Section 7 Rights
Section 7 of the National Labor Relations Act gives employees “the right to self-organise, form, join or assist labor organizations, bargain collectively through representatives of their choosing, and engage in other concerted activities for the purpose of collective bargaining, assistance or other mutual protection.” as well as the right to “refrain from any or all of these activities”.
It is illegal for an employer to interfere with, restrict or coerce employees in the exercise of these rights.
Although Section 7 does not directly address electronic monitoring or the use of artificial intelligence or algorithms in managing personnel, Abruzzo maintains that it is the “responsibility of the board” to adapt the law to changing industrial lifestyles. ”
According to the GC’s memorandum, employers have already been legally found to be in violation of the NLRA if:
- create new monitoring technologies in response to activity protected under Section 7;
- use already existing technologies for the purpose of detecting this activity; or
- Creating the impression of observing its employees for this purpose.
The General Counsel is now asking the Board to adopt a new framework to protect employees from “intrusive or abusive forms of electronic surveillance.” Without detailing specific practices that may be illegal, the memorandum refers to current practices such as:
- record workers’ conversations and track their movements using wearable devices, security cameras, and radio frequency identification badges;
- “keep[ing] tabs” on drivers using GPS tracking devices and cameras; and
- Monitor employees working on computers with keyloggers and software that takes screenshots, webcam images, or audio recordings throughout the day.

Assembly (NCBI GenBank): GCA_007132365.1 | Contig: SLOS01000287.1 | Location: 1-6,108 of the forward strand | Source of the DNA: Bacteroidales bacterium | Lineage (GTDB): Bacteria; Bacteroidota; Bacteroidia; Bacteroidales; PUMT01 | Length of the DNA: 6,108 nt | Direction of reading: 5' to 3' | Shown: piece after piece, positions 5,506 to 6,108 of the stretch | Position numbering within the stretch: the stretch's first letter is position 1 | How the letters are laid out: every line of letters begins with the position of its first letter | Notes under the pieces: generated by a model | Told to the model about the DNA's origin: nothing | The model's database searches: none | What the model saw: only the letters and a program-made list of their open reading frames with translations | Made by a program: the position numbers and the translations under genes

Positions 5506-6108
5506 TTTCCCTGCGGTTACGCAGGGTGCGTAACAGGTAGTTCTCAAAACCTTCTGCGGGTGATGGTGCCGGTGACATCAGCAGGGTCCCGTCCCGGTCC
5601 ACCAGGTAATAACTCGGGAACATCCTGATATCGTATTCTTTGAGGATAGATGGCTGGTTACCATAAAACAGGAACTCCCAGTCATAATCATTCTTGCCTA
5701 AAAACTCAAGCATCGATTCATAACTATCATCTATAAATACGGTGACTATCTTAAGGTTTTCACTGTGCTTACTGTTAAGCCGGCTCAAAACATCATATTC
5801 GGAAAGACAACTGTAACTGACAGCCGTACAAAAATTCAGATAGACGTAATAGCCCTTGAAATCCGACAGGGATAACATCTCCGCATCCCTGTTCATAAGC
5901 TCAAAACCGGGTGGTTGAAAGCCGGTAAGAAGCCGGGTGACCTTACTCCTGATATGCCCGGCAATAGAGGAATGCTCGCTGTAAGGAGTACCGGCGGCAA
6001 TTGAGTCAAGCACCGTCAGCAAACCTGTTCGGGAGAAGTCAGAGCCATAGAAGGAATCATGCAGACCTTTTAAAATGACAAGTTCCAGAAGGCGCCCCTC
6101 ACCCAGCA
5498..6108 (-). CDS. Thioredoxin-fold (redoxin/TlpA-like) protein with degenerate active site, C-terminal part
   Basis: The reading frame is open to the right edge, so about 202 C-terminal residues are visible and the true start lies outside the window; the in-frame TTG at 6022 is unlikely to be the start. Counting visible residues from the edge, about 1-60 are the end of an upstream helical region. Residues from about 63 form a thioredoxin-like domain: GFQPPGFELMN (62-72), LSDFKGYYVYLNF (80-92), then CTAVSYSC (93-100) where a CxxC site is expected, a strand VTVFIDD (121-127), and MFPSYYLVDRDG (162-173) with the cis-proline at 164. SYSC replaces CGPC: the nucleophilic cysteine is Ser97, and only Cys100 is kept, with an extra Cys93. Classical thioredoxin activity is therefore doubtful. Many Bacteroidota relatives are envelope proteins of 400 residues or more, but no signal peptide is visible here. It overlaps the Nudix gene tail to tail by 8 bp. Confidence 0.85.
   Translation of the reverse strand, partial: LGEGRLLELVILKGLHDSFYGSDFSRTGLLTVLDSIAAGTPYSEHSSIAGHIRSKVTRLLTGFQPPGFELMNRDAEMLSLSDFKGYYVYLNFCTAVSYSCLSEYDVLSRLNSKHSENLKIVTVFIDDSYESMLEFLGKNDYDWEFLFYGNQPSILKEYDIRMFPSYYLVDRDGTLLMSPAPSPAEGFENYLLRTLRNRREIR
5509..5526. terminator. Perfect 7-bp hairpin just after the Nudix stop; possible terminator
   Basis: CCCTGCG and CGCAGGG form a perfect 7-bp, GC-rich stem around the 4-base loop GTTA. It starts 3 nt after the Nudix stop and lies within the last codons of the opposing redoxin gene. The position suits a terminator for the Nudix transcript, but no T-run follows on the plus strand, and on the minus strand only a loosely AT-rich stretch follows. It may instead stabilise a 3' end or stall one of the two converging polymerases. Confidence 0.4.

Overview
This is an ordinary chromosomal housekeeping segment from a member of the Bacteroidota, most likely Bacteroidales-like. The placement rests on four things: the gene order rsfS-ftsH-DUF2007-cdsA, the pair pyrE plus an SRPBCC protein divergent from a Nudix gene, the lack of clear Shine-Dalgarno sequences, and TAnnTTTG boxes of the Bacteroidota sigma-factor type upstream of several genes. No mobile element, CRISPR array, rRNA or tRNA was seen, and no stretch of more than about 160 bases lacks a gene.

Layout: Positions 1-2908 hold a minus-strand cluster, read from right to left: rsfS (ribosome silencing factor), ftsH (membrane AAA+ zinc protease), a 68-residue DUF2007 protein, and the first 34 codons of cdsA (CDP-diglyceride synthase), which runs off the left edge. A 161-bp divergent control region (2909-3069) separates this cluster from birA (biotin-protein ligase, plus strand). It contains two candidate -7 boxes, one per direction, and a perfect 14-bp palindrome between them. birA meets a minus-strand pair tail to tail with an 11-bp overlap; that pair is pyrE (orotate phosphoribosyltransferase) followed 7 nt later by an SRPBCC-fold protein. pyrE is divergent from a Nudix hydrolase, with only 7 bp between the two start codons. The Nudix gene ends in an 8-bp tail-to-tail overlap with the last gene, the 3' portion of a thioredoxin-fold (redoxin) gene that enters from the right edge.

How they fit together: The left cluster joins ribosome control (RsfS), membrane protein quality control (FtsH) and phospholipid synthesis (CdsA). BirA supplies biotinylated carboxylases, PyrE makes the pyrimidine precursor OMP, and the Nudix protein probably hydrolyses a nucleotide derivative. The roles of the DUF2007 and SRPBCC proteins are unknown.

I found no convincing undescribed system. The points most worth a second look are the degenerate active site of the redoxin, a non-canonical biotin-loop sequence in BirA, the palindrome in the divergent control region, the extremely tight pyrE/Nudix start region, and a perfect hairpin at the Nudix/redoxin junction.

This new framework would find that an employer is most likely to commit an unfair employment practice where electronic monitoring and management practices, viewed as a whole, tend to interfere with or prevent a reasonable employee from engaging in an activity protected by law. GC Abruzzo also urges weighing the impact of the employer’s rules on “a reasonable employee who is in an economically disadvantaged position, taking into account the totality of circumstances”.
Productivity versus employee rights
The general counsel’s memo even casts doubt on employers’ use of software to encourage employees to work faster. She laments, “In the workplace, electronic monitoring and the rapid pace of work set by automated systems may severely restrict employees or prevent them altogether from participating in protected conversations about unions or terms and conditions of employment that are a necessary precursor to teamwork.”
In other words, it appears the General Counsel will go so far as to suggest that employees have a Section 7 right to time to discuss unionization or the terms of their employment while on the job. This view likely shocks many employers who have justifiably assumed that they expect employees to be fully committed to the job they are doing during working time.
What does this mean for employers
Although the General Counsel cannot change the law himself, she has an important role in determining which cases will be brought before the National Labor Relations Board, whose members can make the law under the National Labor Relations Act. Furthermore, employers may be found to be in violation of the law based on practices that have never been challenged in the past, or even those previously deemed legal by the NLRB. Thus, the announcement of this new enforcement initiative should concern employers who engage in any form of electronic monitoring or algorithmic management of their employees.
Other than mentioning various technological capabilities, the General Counsel did not explicitly advise employers of practices that might challenge it. All that is clear is that it seeks strong protection of employee privacy at the expense of the employer’s productivity and profitability.
Employers who use computer algorithms, artificial intelligence, or electronic monitoring tools should review their use in light of this NLRB General Counsel Memorandum. Relevant considerations are likely to include whether the program or monitoring is ongoing outside office or business hours, whether any data is available to third parties, and the purposes served by the use of the technology. But until the NLRB considers more specific issues, it will be difficult to predict the extent of the potential limitations and which factors will be most important in the board’s analysis.